A $100 Million Nest and Other Absurdities

Much has been said about the twinning of the Trans-Mountain Pipeline that carries oil from Edmonton to Burnaby. The project was bought by the federal government after Texas-based Kinder Morgan gave up after appeals, delays and politics made completing the expansion nearly impossible.
The FBI bought the assets for $4.5 billion thinking it would cost about $3 billion more to complete. In June, however, the federal government’s budget watchdog said the project is no longer viable as costs have risen to $21.4 billion.
Heather Exner-Pirot, a senior fellow at the Macdonald-Laurier Institute, had a comment on why the cost of the project has risen…
How has the cost of TMX tripled since then? Covid, BC floods and wildfires were no good. But it was regulatory and allowed delays, environmental concessions, and the cost of capital, interest and labor to deal with all of those that added the lion’s share. TMX has become the poster child of Canada’s broken regulatory approval system.
It is worth highlighting some of the consequences that the construction project faced.
More than 100 anthills, 150,000 amphibians and thousands of bird nests had to be moved or protected at a cost of more than $50 million. Crossing points for snakes, snails and frogs have been established. Rare mosses have been moved. TMX is the site of the largest archaeological project in Canadian history with hundreds of archaeologists conducting tens of thousands of excavations at a cost likely in excess of $100 million.
In some locations, there are more monitors than construction workers who understandably feel monitored. The city of Burnaby, which is officially opposing the project, has postponed minor traffic and building permits.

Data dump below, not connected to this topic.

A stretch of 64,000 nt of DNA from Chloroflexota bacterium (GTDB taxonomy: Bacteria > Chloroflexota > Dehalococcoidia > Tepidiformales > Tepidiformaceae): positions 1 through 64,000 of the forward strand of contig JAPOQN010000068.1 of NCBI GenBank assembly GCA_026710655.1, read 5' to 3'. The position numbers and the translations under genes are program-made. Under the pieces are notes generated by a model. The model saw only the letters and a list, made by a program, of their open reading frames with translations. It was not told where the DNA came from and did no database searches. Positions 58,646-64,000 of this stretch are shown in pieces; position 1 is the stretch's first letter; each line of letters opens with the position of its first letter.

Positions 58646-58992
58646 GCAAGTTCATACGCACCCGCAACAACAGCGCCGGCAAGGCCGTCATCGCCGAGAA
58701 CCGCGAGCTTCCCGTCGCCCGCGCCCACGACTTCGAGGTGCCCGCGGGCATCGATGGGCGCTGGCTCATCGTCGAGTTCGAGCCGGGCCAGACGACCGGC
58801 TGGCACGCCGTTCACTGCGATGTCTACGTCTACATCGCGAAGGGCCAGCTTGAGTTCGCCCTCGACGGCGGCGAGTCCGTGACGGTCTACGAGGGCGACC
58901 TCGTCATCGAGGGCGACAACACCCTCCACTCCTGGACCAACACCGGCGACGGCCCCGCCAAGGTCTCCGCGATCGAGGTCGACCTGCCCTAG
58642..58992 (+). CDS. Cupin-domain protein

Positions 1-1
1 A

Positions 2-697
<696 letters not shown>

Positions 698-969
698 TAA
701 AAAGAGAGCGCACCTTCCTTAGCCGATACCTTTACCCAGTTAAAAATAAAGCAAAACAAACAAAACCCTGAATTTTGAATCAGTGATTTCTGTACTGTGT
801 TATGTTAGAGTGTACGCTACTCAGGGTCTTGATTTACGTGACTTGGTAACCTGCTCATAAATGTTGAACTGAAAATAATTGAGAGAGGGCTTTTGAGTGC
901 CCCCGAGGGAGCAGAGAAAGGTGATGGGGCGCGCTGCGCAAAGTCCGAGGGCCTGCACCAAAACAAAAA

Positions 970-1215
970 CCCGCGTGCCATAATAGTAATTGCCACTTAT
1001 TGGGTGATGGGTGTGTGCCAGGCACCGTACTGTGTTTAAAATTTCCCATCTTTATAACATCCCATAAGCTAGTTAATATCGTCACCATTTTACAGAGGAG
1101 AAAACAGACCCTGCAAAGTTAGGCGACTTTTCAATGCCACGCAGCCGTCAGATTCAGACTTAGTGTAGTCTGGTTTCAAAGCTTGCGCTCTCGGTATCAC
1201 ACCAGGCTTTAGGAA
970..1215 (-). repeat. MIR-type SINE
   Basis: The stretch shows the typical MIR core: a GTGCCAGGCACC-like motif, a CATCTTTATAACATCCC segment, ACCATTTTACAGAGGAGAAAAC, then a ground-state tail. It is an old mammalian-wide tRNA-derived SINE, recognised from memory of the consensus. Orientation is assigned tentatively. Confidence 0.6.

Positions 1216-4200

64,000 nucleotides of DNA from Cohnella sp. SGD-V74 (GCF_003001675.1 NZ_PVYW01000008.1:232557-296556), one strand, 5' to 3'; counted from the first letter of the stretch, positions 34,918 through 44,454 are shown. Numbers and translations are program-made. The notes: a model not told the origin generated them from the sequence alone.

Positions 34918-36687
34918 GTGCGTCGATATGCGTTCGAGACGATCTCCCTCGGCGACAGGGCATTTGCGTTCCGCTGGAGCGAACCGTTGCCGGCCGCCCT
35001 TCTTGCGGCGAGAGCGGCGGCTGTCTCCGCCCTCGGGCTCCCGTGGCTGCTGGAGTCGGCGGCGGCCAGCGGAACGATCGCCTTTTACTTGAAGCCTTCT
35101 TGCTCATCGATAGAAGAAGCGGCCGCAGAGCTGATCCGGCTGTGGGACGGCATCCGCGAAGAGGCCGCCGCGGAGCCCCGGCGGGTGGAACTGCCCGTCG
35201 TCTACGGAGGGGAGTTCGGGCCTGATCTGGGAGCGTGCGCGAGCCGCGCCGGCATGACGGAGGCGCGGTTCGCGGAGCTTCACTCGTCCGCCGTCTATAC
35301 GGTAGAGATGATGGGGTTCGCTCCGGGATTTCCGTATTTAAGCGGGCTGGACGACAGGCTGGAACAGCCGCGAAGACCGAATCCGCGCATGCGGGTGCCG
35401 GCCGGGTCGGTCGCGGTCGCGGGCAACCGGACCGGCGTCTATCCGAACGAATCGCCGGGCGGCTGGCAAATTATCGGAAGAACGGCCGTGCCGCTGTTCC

But it’s a bird’s nest that best emphasizes the disdain for the project. In April 2021, an Anna’s hummingbird nest was found in a tree felled in TMX’s mining zone. It was reported by members of the Community Nest Finding Network who had been monitoring the site. The conservation status of the Anna’s hummingbird is of “least concern” and its breeding range has expanded in recent decades. But Environment and Climate Change Canada decided to halt construction for months, fearing other nests could be damaged in the same way. It is difficult to estimate the exact cost of this closure, but credible assessments indicate it is above $100 million.
One can love migratory birds and still admit that there are more constructive ways to protect nesting habitats. But there is no problem with balancing costs and benefits when it comes to TMX. This has not gone unnoticed in the investment world. Who would want to put their money into a resource project in Canada when the timelines can double and the costs triple, even after approval?
There are those who hate pipelines so much that they feel no empathy for the impositions TMX workers have faced, or regret the billions of dollars the federal government has absorbed in overdrafts. They care little that the long-term proprietary revenue that TMX will deliver to its eventual owners, most likely an indigenous consortium, has slowed down, or that its completion would help Canada replace Russian exports to our allies in Asia. They’re not worried about the estimated $1.5 billion a year in economic losses.
But even the most ardent pipeline opponent should be concerned about TMX’s problems, as it exemplifies the Orwellian nature of the Canadian regulatory system. This not only regulates pipelines, but also transmission lines, railways, hydroelectric plants, nuclear power plants, mines, wind farms and more. We will need $2 trillion in new infrastructure over the next 30 years to meet our climate goals.
It won’t happen with the regulatory system we have today.
Strange, isn’t it, that the pipeline’s opponents are moaning about the high cost of the project and that it is now a huge money loser for the government, when in fact they are the ones largely responsible for the cost increase.
It is imperative to get our oil overseas; improving our regulatory process is even more so.

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